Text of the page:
The program focuses on academics in the morning, using an ELA and Math curriculum adopted from the Wallace Foundation. The students also take field trips to different Boston sites and learn physical fitness activities during the afternoon.
“The ELA program that was chosen? Rave reviews,” Partridge said. “To the point that teachers are begging for the district to adopt it as a district-wide program. . . It’s been this really cool five-week incubator to try out some of these things that you don’t get to do necessarily.”
The academics component is taught by Dever teachers, one of whom will be teaching some of the students in the fourth grade in the fall. Partridge said the teachers elected to do the summer program are very passionate about their jobs and supportive of the students’ learning.
According to Rose, this helps foster good student-teacher and teacher-parent relationships even before the school year begins. Many behavioral issues are also addressed during the summer, as Rose said the students are constantly working on developing patience and self-control skills.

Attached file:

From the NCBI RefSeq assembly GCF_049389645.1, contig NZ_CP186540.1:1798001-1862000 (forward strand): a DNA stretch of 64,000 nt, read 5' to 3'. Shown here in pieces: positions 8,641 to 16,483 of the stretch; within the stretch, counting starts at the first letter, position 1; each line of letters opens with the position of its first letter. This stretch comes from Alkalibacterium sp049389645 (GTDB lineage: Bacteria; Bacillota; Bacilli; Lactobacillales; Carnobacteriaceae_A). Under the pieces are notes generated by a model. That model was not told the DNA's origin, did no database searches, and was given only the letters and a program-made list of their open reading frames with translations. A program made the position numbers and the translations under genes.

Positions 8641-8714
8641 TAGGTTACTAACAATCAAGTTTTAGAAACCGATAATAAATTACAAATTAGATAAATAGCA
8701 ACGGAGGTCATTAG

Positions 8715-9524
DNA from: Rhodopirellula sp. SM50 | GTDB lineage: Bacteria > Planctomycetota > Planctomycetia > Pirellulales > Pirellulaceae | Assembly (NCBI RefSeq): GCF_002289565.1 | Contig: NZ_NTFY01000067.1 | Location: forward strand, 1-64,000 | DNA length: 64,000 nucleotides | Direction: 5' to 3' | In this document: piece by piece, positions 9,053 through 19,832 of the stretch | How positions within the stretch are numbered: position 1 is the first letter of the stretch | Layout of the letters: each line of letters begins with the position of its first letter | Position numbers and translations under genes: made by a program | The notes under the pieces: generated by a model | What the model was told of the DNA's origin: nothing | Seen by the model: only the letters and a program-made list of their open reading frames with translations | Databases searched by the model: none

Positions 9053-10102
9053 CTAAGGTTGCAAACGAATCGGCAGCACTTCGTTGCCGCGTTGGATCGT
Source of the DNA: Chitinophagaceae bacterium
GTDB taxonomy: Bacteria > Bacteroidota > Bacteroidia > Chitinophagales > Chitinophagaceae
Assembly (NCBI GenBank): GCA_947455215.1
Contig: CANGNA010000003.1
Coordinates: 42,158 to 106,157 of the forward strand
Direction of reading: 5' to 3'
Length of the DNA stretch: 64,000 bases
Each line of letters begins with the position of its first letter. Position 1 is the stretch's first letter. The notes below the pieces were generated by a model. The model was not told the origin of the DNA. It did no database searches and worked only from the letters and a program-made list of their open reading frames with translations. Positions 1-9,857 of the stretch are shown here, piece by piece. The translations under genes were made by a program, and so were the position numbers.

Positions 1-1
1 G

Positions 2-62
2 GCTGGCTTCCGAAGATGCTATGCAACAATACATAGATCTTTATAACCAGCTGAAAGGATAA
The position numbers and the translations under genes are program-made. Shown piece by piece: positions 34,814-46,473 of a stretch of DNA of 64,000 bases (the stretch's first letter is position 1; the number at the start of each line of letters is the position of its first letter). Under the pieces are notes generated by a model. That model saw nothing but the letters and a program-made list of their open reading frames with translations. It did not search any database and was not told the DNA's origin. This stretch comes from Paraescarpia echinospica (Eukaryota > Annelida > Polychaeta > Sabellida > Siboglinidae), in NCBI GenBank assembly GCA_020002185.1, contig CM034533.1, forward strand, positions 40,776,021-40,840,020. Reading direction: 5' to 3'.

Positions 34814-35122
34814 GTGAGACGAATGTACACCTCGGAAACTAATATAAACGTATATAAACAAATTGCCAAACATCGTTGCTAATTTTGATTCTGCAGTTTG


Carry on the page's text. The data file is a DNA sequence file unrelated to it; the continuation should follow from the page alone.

“As we’ve seen, they’re turning 10, but they’re throwing temper tantrums of two-year-olds,” Rose said.
Rose said he loves the philosophy of the program. As a whole, he regards it as a great opportunity for the students as the wellness of the whole student is addressed, not just the academic wellness.
“It’s been a great collaborative effort,” Rose said. “I’ve been impressed with Boston’s getting a bunch of different partners on board. One of the best things of this program is giving these kids opportunities they wouldn’t normally get.”